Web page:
Why do audiences love horror films?

Making a drama film is always a gamble: what if it’s not dramatic enough, or overly-dramatic to the point of hilarity? Then maybe a comedy? Some people completely lack a sense of humour, while others’ might be too refined to appreciate childish humour, too simplistic to see through subtle jokes, or too politically correct to laugh at sensitive topics. Alright, then surely action films will do good. There’s a higher chance of success, but that’s not always the case – some viewers (me included) are simply not impressed by the superhero overload mishmashes of recent years, or by Michael Bay ‘three explosions per minute’ flicks. So we might not all be moved by drama, or comedy, or action-packed chase scenes, but we’re all moved by fear.

The feeling of horror

There have been many scientific studies undertaken over the years, and much research published in academic journals about people’s attraction for the horror genre. The results have not always been clear-cut: while certain correlations have been identified (such as the fact that horror film fans are also more likely to practise extreme sports or hop on the scariest roller coaster at a fair), they have not always proved to be significant, and have sometimes failed to be replicated in other studies. However, a few basic assumptions, grounded in human psychology, have been proposed by researchers.

One explanation is the opportunity that horror films offer of experiencing fears in the safety of your own home or a cinema room, and making fun of the unreal. This sudden release of emotion can be seen in theatres during a jump scare moment: some people will be startled, but then will immediately resort to laughter as a means of negating this sudden scary feeling. I will argue that if an audience member laughs moments after they’re supposed to be scared, they’re either not experiencing the film as they should, or the film is not doing the right thing to scare them (and jump scares are cheap and unnecessary – there, I’ve said it). But that’s beside the point.

Audiences can enjoy these moments of horror or a set of quick scares because they know full well that the events are unreal and nothing has been done to harm anyone during the filming process. Watching images of a live animal being butchered or of a kid bullied on a playground will evoke a different type of response, one that does not subsequently elicit any sort of enjoyment. And therein lies the difference between real and imagined horror.

One final factor is a feeling of catharsis that one might get from certain types of horror: mostly slasher flicks, or productions where a lot of zombies and monsters are killed – Resident Evil and The Walking Dead are good examples. People watch these violent gorefests to purge negative emotions that they might possess and keep actual aggressive behaviour in check. It’s similar to the act of playing violent videogames, which research has shown decreases real-life violent tendencies.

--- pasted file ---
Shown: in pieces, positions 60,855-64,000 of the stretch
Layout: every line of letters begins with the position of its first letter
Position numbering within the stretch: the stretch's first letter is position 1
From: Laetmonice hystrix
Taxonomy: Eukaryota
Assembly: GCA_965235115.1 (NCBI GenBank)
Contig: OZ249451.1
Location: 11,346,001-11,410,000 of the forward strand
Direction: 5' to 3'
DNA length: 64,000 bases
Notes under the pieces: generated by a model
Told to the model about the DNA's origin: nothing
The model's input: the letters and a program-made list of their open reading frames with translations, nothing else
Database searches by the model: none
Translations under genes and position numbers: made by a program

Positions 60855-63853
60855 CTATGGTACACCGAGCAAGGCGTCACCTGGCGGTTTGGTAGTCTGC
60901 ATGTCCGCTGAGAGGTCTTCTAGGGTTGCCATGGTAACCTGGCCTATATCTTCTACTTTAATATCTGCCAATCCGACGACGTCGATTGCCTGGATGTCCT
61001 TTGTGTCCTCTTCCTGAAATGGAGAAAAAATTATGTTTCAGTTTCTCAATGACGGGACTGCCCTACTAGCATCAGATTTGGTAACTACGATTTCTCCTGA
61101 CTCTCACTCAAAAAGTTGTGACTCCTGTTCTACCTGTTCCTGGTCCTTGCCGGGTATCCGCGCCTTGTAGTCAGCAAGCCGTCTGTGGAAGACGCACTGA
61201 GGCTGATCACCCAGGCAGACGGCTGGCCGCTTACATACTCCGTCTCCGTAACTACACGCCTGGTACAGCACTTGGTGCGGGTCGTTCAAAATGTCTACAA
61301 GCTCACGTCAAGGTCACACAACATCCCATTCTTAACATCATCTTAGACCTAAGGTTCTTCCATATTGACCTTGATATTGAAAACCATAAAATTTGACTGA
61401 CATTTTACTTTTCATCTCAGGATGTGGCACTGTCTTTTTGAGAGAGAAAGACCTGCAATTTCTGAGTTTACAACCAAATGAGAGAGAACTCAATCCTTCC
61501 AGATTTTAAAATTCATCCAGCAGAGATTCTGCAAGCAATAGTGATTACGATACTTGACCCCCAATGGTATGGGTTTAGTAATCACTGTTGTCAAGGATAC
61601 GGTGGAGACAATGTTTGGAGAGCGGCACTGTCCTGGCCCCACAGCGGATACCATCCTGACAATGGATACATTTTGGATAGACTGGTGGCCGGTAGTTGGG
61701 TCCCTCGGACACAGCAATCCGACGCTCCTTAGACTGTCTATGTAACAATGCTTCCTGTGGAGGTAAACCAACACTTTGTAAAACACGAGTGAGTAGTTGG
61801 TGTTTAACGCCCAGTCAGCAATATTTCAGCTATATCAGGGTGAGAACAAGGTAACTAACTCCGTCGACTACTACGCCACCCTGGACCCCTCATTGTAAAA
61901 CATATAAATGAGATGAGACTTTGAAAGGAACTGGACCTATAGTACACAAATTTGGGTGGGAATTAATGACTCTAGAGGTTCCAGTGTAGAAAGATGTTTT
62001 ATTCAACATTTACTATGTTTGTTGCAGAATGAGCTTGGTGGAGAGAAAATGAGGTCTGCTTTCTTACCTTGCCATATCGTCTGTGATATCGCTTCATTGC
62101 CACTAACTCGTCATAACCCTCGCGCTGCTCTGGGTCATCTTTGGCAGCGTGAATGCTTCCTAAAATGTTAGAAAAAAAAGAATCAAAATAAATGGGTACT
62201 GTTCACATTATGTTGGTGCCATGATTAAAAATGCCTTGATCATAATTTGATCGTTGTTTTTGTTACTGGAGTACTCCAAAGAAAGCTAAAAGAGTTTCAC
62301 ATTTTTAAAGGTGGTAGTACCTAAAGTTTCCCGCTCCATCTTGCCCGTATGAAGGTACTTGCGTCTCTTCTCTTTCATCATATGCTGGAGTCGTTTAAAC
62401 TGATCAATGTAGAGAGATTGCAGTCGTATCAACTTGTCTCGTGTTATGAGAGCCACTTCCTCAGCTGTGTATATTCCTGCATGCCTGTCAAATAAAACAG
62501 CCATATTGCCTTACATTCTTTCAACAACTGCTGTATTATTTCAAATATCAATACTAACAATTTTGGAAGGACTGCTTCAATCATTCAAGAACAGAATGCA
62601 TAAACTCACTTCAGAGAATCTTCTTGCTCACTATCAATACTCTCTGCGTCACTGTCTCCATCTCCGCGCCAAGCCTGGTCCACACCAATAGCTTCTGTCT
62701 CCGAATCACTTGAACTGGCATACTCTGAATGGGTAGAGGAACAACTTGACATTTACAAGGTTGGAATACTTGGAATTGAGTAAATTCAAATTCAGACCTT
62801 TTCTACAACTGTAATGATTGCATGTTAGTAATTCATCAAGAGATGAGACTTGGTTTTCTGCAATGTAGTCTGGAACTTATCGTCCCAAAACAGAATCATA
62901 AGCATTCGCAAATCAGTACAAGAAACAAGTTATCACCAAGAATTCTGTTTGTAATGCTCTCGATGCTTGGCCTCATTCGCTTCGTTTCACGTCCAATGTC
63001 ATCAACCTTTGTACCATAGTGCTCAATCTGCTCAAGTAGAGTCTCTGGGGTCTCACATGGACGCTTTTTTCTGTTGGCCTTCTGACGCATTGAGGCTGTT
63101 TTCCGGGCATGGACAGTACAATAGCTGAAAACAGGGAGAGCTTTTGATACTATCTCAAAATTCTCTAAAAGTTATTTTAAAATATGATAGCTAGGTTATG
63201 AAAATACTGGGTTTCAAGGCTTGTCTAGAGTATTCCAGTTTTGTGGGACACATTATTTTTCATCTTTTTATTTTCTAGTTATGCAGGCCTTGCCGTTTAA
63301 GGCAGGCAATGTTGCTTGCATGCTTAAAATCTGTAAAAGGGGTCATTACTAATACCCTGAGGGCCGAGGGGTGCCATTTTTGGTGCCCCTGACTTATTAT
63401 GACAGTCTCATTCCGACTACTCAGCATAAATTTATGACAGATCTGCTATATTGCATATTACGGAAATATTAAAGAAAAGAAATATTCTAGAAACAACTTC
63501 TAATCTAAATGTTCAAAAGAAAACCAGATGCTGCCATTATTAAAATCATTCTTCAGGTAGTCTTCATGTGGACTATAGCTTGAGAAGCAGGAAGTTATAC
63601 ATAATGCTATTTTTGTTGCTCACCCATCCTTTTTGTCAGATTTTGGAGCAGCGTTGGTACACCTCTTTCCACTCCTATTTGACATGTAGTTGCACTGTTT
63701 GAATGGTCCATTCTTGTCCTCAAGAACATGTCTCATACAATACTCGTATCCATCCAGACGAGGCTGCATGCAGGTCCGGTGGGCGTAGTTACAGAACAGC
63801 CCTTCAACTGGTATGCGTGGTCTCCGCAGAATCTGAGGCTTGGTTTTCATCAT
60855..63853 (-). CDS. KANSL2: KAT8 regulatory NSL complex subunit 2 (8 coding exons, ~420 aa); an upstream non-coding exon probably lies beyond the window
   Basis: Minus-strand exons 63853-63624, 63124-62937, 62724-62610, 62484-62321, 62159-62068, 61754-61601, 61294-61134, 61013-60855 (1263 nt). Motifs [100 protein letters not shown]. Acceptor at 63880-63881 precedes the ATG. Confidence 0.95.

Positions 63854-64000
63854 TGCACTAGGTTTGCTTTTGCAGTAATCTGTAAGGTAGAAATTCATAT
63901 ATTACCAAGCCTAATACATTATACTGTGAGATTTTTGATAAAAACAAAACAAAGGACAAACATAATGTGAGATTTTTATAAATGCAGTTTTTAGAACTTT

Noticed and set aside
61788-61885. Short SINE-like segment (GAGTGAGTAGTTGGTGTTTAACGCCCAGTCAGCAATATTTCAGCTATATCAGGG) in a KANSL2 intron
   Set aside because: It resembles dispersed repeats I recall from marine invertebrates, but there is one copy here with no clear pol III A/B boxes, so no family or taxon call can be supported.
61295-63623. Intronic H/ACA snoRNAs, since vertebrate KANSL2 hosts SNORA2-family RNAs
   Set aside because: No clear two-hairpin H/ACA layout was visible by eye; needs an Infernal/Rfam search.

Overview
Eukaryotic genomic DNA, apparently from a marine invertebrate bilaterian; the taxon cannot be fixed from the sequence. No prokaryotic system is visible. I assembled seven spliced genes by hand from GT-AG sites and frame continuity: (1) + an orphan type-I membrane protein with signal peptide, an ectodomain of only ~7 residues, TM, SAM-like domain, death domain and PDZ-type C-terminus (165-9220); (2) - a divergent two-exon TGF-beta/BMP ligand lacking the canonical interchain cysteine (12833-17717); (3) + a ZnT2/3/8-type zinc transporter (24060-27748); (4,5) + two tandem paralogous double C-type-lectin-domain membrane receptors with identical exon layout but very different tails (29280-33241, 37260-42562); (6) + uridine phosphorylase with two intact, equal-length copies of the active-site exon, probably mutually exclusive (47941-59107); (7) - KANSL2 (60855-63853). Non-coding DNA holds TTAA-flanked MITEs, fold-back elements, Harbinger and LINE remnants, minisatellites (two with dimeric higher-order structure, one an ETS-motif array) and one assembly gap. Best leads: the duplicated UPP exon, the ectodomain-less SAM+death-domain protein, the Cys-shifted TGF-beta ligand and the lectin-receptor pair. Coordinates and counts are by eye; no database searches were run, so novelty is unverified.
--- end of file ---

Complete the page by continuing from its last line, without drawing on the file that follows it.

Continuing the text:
Undeniable financial success

An overwhelming majority of horror films end up being huge financial successes, simply because there’s a constant supply of eager moviegoers waiting for the next fright. They tend to appeal to the lowest common denominator (unless we’re talking about refined horror films such as The Witch), they’re easy to market, and they generally attract bigger crowds. While a nice family drama can be enjoyed in the company of mum and dad, and a romance might be best watched in the company of your significant other, horror flicks generally attract bigger crowds of friends eager to experience fear together. On the other extreme, it might also be the go-to genre if you just finished your homework and you’re sitting alone in your darkened room, wondering how to pass the time before going to bed.

Considering the above, it should be no wonder that completely unheard of first entries in franchises made millions in box office earnings: The Conjuring made $319 million, Paranormal Activity made $193 million and Annabelle made $257 million. All this money, simply as a result of a scary 2 minute trailer and possibly a Halloween time release.

No budget? No problem!

It’s of even bigger help that horror films are easy to make and generally don’t require huge budgets that action or sci-fi blockbusters generally do. The classic example is The Blair Witch Project, on a meager $60 000 budget, and absolutely no special effects or editing tricks, made $248 million in worldwide box office revenue. Years later, and based on the same found footage technique, but this time including a bit of CGI, Paranormal Activity made $193 million based on a $15 000 budget. It’s rather impressive what some pocket money and good marketing can do, right?

Of course, I’m not trying to say that all horror flicks are micro-budget productions, but the average investment is still much lower than in case of other genres. For instance, Mama got $146 million back from a budget of $15 million, while the newest installment in the Insidious franchise, released earlier this year, earned $167 million from a $10 million production investment. So, next time you’ve got a few millions to spend, you know what to do!

Article written by Julian Leu for The Monthly Film Festival

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12.7.2018
 

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